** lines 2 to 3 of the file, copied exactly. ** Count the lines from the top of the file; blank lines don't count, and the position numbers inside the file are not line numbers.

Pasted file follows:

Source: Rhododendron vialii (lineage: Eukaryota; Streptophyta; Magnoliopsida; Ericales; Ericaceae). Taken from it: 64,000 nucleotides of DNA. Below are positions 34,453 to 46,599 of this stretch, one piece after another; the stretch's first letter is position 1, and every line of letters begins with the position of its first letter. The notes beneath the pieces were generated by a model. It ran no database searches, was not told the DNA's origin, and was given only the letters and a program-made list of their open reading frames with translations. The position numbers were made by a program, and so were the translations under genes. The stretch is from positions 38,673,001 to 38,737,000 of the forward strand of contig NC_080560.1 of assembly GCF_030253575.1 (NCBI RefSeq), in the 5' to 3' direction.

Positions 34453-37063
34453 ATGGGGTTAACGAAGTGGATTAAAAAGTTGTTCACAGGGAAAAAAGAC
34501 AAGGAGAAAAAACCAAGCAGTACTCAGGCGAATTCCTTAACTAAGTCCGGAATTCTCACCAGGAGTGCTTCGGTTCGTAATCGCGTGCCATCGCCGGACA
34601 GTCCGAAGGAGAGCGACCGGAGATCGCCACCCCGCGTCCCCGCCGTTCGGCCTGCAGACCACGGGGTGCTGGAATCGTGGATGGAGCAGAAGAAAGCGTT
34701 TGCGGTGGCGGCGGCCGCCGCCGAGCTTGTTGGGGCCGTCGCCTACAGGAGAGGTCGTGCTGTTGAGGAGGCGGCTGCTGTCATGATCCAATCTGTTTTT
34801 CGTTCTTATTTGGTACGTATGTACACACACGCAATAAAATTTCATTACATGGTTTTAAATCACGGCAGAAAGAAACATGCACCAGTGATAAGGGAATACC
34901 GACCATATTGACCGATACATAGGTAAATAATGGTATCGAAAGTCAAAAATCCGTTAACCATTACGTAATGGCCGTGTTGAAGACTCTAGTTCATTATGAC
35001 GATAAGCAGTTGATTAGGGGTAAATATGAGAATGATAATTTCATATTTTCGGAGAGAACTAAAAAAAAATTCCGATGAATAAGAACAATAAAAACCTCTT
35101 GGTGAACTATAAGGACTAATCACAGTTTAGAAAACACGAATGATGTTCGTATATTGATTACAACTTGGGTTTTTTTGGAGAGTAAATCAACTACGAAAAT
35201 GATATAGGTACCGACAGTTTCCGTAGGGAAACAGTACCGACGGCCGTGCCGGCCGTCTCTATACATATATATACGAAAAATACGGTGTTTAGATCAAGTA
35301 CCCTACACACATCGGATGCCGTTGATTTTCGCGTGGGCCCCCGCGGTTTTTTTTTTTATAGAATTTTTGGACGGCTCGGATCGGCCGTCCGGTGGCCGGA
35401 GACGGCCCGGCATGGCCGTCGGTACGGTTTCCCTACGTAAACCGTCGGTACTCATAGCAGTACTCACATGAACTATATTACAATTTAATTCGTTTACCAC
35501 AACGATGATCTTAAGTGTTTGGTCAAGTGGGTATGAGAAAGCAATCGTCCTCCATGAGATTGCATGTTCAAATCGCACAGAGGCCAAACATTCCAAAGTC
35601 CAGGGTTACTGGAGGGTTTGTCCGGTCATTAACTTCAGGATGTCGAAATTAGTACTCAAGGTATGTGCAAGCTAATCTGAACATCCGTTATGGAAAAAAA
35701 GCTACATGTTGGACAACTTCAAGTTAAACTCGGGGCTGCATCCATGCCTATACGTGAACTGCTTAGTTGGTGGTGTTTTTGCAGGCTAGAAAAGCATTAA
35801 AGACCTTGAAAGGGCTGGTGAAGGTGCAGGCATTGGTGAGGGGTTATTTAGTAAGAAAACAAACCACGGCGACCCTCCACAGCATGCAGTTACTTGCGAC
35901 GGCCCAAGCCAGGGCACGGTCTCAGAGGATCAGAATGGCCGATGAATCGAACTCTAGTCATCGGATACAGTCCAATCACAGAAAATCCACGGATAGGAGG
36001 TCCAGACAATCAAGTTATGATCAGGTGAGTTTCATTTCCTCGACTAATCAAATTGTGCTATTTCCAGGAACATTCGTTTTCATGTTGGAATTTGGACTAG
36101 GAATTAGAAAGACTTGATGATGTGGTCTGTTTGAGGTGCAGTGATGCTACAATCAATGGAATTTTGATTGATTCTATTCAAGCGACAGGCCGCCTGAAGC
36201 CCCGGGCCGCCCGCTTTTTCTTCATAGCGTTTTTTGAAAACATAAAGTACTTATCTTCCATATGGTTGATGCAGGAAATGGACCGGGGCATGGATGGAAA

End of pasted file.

Positions 34453-37063
34453 ATGGGGTTAACGAAGTGGATTAAAAAGTTGTTCACAGGGAAAAAAGAC